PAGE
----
The Easter Day service will be offered from the Cathedral Church of St. Paul in Boston; Bishop Alan M. Gates will preach.

In addition to these offerings, Easter Sunday will be a live videocast from Christ Church . Please use the Facebook format as your primary source. If you need to call in and listen, the only option at this point is to use the Zoom application.

Call-In Option : If you do not have a computer or a smart phone, you can call into any meeting with the phone number via Zoom: For a regular phone: +1 929 436 2866 US (New York) Meeting ID: 139 410 093
This is not a toll-free number.

Easter Flowers at Christ Church
It's still not too late to make an offering towards the flowers. Please contact the office before Monday.

Following the Easter Service I will set flowers outside the sacristy/vestry door for folk to pick up if they would like. 

The remaining plants, Tony will take them and plant them, as he always does. The location for those plantings will be in front of the Parish House. You can see the beautiful yellow daffodils are blooming from past plantings.    Please don't venture out of your homes specifically for the flowers.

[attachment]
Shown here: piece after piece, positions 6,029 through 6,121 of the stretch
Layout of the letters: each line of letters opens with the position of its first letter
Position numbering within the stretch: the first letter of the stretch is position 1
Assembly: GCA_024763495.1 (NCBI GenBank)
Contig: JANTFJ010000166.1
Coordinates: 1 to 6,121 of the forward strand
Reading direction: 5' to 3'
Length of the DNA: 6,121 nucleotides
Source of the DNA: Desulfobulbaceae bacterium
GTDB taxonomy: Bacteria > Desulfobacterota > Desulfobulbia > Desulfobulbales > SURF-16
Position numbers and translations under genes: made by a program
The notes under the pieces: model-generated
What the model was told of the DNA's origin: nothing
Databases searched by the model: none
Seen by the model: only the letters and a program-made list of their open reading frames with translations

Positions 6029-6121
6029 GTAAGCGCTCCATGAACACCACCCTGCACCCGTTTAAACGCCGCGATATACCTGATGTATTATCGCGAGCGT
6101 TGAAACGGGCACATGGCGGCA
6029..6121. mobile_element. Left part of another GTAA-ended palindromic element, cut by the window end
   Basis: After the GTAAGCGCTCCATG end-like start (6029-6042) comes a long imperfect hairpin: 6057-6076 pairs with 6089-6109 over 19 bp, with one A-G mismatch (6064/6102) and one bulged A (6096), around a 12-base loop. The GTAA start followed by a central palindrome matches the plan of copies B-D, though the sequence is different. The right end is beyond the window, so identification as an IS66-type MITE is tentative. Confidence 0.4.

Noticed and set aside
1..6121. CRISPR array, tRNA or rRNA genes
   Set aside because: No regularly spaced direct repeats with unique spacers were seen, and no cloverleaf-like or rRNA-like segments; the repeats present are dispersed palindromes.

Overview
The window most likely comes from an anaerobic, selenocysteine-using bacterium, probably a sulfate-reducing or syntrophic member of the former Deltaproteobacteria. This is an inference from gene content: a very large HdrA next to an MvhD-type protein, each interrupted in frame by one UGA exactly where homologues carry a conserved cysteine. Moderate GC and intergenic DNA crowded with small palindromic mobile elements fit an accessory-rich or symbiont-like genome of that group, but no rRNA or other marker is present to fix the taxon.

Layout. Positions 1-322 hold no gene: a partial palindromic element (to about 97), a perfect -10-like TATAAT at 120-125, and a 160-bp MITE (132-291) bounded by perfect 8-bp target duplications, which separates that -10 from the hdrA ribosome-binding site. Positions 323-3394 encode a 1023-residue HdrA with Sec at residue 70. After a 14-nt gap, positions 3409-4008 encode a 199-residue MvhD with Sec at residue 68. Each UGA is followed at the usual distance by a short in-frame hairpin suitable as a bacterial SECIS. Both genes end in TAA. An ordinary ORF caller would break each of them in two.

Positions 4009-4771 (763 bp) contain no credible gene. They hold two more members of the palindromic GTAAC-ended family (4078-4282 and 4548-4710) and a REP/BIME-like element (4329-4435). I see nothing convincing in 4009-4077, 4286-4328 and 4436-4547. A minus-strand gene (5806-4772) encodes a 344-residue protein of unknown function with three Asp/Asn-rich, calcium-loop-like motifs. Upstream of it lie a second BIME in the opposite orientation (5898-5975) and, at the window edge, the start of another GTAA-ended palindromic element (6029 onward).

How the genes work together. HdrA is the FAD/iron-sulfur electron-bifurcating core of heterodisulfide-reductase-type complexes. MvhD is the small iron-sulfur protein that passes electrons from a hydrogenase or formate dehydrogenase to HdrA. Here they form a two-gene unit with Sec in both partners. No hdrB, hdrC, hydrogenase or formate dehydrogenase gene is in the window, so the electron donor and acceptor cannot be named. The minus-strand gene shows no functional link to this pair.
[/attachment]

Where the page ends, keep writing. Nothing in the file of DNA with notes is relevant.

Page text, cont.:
Please continue to prayer for the sick, healthcare personnel, grocery story and drug store people, first responders, mortuary personnel, and so many others that are bravely there for the people in this horrible pandemic. 

Yours in the Living Christ,

Father Al
Desmond Tutu reminded us, 'Christianity is not a religion of virtue; it is a religion of grace.'
Sunday Worship